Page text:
West Stanislaus growers have voluntarily adopted Best Management Practices (BMPs) to control erosion and protect the quality of water of the San Joaquin River. Because of poor economic times, growers have hesitated to invest in conservation practices that will not also benefit their immediate income. A more applicable solution for this problem is a conservation practice that would reduce soil erosion with additional benefits, such as increased infiltration rates.
Laboratory and preliminary field studies show that injection of high molecular weight anionic polyacrylamide polymers can potentially reduce erosion and increase infiltration rates as compared to regular water. Based on these observations, a study was initiated to evaluate the effectiveness of injecting polyacrylamide polymers into irrigation water to reduce soil erosion and runoff water from a furrow-irrigated field.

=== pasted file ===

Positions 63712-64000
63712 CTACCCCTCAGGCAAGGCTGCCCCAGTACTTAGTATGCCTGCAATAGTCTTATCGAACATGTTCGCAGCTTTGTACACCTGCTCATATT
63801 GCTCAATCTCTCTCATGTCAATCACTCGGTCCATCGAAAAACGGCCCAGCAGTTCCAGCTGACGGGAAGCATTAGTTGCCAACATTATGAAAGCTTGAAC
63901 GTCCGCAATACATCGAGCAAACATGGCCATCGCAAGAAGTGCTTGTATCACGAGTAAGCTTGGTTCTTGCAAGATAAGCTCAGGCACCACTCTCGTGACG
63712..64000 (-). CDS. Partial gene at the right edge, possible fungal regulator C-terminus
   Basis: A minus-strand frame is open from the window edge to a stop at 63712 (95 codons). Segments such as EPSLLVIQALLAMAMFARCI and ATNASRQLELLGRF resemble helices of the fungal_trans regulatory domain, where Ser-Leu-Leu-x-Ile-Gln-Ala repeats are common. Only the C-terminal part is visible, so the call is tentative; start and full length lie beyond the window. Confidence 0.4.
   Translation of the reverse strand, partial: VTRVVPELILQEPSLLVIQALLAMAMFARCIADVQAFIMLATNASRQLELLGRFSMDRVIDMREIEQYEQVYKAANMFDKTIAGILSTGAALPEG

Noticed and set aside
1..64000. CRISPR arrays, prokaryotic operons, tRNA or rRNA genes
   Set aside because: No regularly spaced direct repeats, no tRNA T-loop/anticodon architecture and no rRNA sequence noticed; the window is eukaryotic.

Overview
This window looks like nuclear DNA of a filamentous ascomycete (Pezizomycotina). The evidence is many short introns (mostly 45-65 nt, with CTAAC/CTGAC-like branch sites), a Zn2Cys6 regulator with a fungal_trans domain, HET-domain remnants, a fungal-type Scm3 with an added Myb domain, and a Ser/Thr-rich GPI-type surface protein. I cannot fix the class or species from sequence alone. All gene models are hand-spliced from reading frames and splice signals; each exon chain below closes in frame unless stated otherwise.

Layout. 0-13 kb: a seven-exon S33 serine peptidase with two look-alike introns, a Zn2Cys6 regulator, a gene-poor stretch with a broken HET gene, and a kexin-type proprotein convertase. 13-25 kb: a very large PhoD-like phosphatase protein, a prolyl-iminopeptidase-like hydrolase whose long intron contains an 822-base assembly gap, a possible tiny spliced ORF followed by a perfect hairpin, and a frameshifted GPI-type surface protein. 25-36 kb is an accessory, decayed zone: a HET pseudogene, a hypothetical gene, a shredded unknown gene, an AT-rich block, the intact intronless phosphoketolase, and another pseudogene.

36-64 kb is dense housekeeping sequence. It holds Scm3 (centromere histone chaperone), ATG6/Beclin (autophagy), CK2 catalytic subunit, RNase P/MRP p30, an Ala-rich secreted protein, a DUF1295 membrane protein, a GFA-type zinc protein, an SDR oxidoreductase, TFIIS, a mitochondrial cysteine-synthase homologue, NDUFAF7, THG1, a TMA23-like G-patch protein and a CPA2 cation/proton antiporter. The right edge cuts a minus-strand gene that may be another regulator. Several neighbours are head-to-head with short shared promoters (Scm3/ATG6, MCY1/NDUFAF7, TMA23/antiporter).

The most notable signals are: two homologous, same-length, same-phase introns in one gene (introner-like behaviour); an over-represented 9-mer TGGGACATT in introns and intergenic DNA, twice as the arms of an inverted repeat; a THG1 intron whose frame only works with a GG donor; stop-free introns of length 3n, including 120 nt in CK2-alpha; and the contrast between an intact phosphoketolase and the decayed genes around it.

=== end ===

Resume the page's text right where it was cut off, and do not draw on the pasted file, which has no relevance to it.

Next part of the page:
In the field evaluation conducted at a Newman, California, spinach field, spinach was planted two rows on 60-inch beds. The soil was a Vernalis loam with a slope of 0.46 feet per 100 feet, which is representative of several soil series within the area. The furrows were 800 feet long.
Irrigation water was pumped through a manifold which branched into two sections; one side had the polyacrylamide injected and the other side did not (untreated water). A concentrated polyacrylamide solution was mixed in a tank and injected into the manifold to create a concentration of 2.5 ppm. Water was metered into each furrow at 20 gpm to ensure equal application rates and to promote erosive conditions. Two wheel and two nonwheel furrows per treatment were monitored.
Flow near the end of each furrow was measured by collecting water in a container of known volume for a measured period of time. A 5-gallon bucket was installed with its top flush with the furrow bottom. An apparatus placed in the furrow funnelled the flowing water and sediment into the bucket. Except for when samples were being taken, the water flowed through the funnel into a full bucket, which overflowed into the last segment of the furrow. At sampling time, water was pumped from the bucket, and the water flowing into the bucket through the funnel was collected in a container for sediment analysis.